Turtle on a Fencepost: Part 2

If you haven’t done so – please read Part 1 first.

When I entered 10th grade (High School Sophomore) I was floundering in many ways. Nothing interested me enough to think of devoting my life to it. I didn’t even have much in the way of hobbies.

It was at that time I encountered Mr. Held. The teacher who changed my life. Talking to many people over the years I have found that 3 of 4 remember one teacher that really reached them, that touched them deeply.

Perhaps the greatest gift a teacher can impart to a student is passion. As a youth I certainly never associated the word passion with knowledge! But an educator that has a fervor for what they teach and a strong desire to share that with young people is a priceless commodity, and Mr. Held was that and more.

Mr. Held was my Biology instructor. I entered that school year liking animals and having had numerous pets. But by the time I left it I had such a zeal for learning about life that it led me to being accepted to two universities with a declared major in Marine Biology.

What life changes came of that school year? More numerous than I can recount. Here are a few: I developed a green thumb, I pursued and achieved SCUBA certification, on many occasions I took my children hunting lizards & snakes and taught them the wonders of living things, and I hope some of that is rubbing off on my grandchildren too.

When I look at a spider, a leaf or a field mouse I see beyond the surface. I see a system of interlocking life, fitting together so splendidly that it is obviously perfect by design. I see eight legs, six eyes, ingenuity, photosynthesis, hibernation, amazing breeding rates and a zillion other things. Mr. Held did not just bestow knowledge, he gave me a hunger to know more and a willingness to both  ask questions and also seek out answers. What a gift!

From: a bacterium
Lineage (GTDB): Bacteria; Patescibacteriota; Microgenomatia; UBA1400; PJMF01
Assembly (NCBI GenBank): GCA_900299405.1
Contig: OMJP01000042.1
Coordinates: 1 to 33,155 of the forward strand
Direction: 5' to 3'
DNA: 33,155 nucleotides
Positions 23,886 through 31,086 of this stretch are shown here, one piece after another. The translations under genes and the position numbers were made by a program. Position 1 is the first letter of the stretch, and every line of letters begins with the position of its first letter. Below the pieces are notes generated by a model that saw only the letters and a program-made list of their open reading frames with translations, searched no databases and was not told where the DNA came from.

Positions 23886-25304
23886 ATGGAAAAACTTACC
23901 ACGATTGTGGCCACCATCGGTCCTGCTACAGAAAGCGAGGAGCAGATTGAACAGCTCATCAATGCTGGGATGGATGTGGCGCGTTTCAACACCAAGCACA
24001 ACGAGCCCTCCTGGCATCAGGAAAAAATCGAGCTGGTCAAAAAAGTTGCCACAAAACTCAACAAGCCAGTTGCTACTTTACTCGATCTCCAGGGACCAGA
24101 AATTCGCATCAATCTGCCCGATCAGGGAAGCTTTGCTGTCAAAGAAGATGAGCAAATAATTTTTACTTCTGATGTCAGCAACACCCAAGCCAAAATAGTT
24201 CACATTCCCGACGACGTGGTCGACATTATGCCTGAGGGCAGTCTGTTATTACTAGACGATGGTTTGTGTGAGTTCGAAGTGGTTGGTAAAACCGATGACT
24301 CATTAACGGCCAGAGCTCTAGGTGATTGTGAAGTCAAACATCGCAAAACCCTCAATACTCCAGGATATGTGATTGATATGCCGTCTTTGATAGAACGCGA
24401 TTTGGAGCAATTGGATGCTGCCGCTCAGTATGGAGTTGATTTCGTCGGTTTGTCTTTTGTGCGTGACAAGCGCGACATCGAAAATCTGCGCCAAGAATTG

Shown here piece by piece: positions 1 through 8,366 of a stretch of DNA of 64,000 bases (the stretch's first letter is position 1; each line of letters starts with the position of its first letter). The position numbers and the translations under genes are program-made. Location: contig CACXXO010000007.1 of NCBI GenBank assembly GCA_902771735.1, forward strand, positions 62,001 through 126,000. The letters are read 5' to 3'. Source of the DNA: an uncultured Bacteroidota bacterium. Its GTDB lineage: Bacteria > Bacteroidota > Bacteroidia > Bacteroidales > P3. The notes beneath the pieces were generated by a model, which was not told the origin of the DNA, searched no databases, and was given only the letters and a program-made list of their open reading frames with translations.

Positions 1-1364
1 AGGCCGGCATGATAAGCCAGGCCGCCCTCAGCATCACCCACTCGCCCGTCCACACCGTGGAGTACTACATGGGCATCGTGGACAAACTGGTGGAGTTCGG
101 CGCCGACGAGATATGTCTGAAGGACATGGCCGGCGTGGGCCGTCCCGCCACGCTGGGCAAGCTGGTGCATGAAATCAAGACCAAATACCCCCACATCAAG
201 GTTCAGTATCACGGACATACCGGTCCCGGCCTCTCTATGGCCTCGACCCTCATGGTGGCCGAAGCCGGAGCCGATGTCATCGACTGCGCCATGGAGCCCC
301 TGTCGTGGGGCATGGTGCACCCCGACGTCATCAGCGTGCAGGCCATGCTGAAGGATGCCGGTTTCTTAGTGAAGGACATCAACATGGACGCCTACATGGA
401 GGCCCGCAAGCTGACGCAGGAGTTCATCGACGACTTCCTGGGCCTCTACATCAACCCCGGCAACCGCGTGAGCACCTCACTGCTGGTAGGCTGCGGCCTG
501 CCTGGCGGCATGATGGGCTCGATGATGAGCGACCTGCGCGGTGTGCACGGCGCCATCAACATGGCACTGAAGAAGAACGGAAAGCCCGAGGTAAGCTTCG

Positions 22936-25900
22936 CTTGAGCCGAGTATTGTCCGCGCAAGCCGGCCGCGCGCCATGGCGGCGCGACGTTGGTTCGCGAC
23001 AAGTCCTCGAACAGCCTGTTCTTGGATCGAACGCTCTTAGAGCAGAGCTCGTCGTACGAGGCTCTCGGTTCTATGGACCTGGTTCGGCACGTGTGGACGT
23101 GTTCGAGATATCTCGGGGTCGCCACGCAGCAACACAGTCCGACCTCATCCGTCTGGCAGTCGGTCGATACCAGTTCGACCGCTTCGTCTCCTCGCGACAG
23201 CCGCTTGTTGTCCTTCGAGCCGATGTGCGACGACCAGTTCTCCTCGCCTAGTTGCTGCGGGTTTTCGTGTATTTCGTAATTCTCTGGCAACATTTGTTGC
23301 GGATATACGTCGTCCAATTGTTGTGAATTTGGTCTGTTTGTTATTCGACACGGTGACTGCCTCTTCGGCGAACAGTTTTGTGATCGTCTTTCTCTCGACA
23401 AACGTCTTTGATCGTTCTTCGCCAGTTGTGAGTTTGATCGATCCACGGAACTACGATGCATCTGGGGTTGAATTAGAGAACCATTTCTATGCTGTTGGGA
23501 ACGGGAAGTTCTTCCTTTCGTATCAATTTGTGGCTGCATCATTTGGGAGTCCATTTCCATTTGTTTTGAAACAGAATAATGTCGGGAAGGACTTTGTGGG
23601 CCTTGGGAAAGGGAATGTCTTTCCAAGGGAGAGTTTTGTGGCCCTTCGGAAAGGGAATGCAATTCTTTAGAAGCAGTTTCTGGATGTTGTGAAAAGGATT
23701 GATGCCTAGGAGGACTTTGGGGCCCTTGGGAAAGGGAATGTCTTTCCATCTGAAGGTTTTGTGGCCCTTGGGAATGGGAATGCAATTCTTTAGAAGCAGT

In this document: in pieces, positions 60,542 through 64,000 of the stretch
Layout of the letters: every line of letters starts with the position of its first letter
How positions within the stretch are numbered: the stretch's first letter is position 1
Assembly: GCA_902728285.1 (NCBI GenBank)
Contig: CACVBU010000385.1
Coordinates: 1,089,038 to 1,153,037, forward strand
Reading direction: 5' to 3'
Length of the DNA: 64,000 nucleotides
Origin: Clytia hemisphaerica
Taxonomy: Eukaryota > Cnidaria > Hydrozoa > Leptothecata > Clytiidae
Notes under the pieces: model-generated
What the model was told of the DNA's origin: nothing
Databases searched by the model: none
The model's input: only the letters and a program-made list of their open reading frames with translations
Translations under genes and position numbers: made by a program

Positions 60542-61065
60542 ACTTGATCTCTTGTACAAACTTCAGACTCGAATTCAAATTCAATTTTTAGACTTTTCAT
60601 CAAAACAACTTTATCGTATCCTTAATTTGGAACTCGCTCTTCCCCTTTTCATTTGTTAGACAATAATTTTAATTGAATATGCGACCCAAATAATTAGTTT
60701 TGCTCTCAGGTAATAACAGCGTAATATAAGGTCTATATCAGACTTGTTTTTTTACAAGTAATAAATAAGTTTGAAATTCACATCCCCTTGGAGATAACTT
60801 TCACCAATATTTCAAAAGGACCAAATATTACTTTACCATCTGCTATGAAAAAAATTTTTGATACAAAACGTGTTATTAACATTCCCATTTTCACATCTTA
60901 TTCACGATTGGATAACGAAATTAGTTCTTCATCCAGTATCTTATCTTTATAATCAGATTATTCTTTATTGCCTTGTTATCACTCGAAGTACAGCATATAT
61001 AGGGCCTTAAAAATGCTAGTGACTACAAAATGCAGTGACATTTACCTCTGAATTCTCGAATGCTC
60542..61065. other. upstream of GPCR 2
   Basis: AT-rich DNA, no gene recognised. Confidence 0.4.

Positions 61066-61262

What can a teacher mean to their students? Watch these movies:
Stand and Deliver
Dangerous Minds
Lean on Me
Mr. Holland’s Opus
Dead Poet’s Society
To Sir With Love
The Miracle Worker
Renaissance Man
Music of the Heart
The Karate Kid
Each and every one of these offers ideas of what a truly good teacher can do. For my part, the truth is even better.

In preparing this post I decided to check up on Mr. Held. I guess it came as no surprise to discover that he has passed on, after all this happened 45 years ago. Out of respect to him and others like him I will end this by sharing his obituary.

Richard W. Held, age 90, died on June 13, 2006. He was a resident at Luther Crest Retirement Community. He was the beloved husband of Ruth (Snyder) for 66 years. Born in Wescosville and graduated from Muhlenberg College in 1937. He was a biology teacher for the Hamilton School District in New Jersey, from 1954 until he retired in 1981, serving as department chairman and curriculum coordinator for more than 12 years. He was a member of the Allentown Y.M.C.A. and the M.O.R.A. Club and served as its transportation director for five years.

Thank you Mr, Held. God Bless our teachers.

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This entry was posted in All About The Experience, Common Sense, Relationships and tagged , , . Bookmark the permalink.

3 Responses to Turtle on a Fencepost: Part 2

  1. Pam Burch says:

    Very sweet tribute. As a teacher and lover of” the way bodies work”, I can really hear what you are saying. I hope Mr. Held knew…

  2. C says:

    Thanks Pam. And yes, he knew. I was so enthralled that I could not have kept it a secret if I wanted to. I was always pestering him after class with questions and thoughts and I recall actually being eager for all the assignments he handed out. Funny thing though, I never understood why the rest of the class didn’t seem to share my enthusiasm!

  3. Pingback: Turtle Interregnum | StephensonGroup.org

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